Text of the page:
Bush, Cheney Take Different Sides in Gun-Ban Case

This week the Supreme Court will hear a case that tests whether the Constitution's Second Amendment guarantees an individual right to bear arms. It's the first time in 70 years the Justices have addressed the question.

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ARI SHAPIRO, host:

This is WEEKEND EDITION from NPR News. I'm Ari Shapiro.

This week, the Supreme Court will hear a case that tests whether the Constitution's Second Amendment guarantees an individual right to bear arms. It's the first time in nearly 70 years the justices have addressed that question.

NPR's legal affairs correspondent Nina Totenberg is here to preview the arguments. Hi, Nina.

NINA TOTENBERG: Hi, Ari.

SHAPIRO: Give me a bit of background here. This case started with a challenge to the D.C. gun law, which is one of the strictest in the country.

TOTENBERG: It's probably the strictest, along with Chicago. And it has, for all practical purposes, a ban on owning handguns. And so, a group of lawyers organized a lawsuit to challenge that, saying it's a violation of the Second Amendment right to keep and bear arms.

Well, we'll read for a minute what the Second Amendment says, because it's pretty short. It says, "A well-regulated militia being necessary to the security of a free state, the right of the people to keep and bear arms shall not be infringed." So...

SHAPIRO: So, is this as much a linguistic question as a legal one?

TOTENBERG: Well, it's partly a linguistic question and partly a question of what the founding fathers meant. Did they mean a well-regulated militia, so you have to have a gun, and you can either have it at home or the state can have depots and strategic places to keep the guns? Or does it mean, look, everybody had a gun at the time of the founding of the republic and the king tried to take them away at some point, and we mean to guarantee an individual right to own a gun?

If you have an individual right you have a fundamental constitutional right of some kind. If it's a collective right, you don't have an individual right, and forget about it - all the questions about gun regulations are moot.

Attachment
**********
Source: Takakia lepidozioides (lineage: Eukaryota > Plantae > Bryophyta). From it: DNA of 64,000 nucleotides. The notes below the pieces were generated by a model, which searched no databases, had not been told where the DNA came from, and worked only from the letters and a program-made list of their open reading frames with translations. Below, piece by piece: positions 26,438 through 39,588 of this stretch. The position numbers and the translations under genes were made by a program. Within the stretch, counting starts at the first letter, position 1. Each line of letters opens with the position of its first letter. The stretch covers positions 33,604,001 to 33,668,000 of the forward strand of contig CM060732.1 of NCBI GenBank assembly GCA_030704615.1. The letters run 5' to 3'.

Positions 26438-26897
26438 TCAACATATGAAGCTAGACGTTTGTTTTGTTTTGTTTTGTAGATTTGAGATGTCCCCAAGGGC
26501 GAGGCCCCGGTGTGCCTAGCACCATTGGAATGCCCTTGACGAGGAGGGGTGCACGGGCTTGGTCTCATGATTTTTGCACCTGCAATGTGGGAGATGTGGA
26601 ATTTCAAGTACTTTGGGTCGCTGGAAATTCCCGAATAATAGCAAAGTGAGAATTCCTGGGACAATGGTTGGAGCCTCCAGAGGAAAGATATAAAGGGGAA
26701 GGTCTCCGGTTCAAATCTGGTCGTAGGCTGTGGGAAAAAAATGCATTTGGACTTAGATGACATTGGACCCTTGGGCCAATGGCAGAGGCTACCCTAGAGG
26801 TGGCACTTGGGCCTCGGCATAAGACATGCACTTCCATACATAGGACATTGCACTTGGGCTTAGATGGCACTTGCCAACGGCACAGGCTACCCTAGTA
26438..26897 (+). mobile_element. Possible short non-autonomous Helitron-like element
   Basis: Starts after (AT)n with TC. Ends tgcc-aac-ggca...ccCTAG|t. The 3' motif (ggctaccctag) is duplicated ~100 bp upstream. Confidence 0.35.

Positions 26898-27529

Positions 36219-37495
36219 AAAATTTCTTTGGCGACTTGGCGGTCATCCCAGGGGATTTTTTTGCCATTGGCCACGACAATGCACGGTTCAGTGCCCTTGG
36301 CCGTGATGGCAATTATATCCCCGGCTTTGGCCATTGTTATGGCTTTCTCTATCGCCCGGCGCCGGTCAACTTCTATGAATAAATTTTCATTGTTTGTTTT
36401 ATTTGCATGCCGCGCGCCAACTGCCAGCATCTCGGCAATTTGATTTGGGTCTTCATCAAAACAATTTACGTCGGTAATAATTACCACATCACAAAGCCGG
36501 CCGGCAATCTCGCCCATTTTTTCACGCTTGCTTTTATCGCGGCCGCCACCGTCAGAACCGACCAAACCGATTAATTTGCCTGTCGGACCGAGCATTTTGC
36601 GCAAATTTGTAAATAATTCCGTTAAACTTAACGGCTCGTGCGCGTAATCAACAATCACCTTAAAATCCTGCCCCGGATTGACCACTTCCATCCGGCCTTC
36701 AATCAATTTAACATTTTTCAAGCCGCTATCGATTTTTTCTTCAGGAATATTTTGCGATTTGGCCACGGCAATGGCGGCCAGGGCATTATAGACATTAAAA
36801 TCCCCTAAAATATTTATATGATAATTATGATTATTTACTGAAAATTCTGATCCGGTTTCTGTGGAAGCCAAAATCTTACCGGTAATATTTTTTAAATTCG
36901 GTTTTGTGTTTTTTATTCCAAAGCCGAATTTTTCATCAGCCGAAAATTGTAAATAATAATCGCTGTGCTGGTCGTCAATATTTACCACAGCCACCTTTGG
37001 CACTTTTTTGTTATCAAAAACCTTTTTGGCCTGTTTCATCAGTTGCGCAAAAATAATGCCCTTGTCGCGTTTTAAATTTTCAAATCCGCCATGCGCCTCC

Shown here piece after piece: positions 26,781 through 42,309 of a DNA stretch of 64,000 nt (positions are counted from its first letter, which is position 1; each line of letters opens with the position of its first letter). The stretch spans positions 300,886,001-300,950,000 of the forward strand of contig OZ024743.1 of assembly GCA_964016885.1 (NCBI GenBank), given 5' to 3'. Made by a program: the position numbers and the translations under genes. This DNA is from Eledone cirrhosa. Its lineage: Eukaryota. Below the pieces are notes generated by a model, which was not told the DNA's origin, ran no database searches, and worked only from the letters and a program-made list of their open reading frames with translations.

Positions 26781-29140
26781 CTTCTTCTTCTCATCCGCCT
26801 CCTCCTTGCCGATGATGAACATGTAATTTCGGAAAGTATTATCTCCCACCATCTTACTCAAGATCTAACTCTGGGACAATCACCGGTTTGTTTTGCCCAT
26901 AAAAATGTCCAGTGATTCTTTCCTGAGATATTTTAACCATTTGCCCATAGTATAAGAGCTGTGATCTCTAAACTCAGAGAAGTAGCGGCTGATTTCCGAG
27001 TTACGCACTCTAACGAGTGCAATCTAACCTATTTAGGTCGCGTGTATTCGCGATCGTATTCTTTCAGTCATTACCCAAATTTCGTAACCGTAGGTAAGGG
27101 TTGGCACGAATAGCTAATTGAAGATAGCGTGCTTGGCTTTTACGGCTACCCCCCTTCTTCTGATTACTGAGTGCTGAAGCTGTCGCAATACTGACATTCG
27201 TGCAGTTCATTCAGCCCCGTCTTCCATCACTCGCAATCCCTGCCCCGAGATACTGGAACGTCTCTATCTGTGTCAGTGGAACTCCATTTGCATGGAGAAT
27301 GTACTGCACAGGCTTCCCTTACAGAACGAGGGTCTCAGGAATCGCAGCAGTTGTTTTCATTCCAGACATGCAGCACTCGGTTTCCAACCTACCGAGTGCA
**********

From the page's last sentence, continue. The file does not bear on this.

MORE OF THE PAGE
SHAPIRO: Now, tell me about who's taking sides with whom in this case, especially in the federal government, because there are some unusual things going on here.

TOTENBERG: Yeah, it's very interesting. We have the president and his administration basically on one side and the vice president and a majority of the House and Senate on the other side.

SHAPIRO: How can the vice president take a different position from the president? Now, we should say here the president is in support of the D.C. gun ban, the vice president is against it.

TOTENBERG: Well, the president isn't exactly in support of the D.C. gun ban. The president says there is an individual right to bear arms but that you can have reasonable regulations. And he wants a pretty broad standard for what's reasonable. Whether that would encompass the D.C. gun ban, we don't know.

But he says that if the position taken by Vice President Cheney and the members of Congress who filed this brief were to become law, it would cast a cloud of doubt over an enormous number of federal gun control regulations, and might, for example, put in question the ban on machine guns and certain assault weapons.

SHAPIRO: How unusual is it for the vice president to take a position in a Supreme Court case that is different from the president and his administration's position?

TOTENBERG: Well, there may be such a case but I sure don't know about it. In this case, the vice president said he's acting not as a member of the executive branch, but as president of the Senate. And I'm told by good sources that he didn't advise the White House counsel's office or the Justice Department before he did this. And they were pretty blindsided by it.

And I don't know whether he told the president or not or when he told the president, but it sure is an interesting development.

SHAPIRO: Is having the president take one side and having the vice president take another side potentially a deliberate ruse - a way to try to have your cake and eat it too?

TOTENBERG: A cynic might argue that. But the counter is that the Justice Department has to enforce the laws of the country, and gun control laws are essential for most big law enforcement operations.

SHAPIRO: NPR's Nina Totenberg. Thanks very much.

TOTENBERG: Thank you, Ari.

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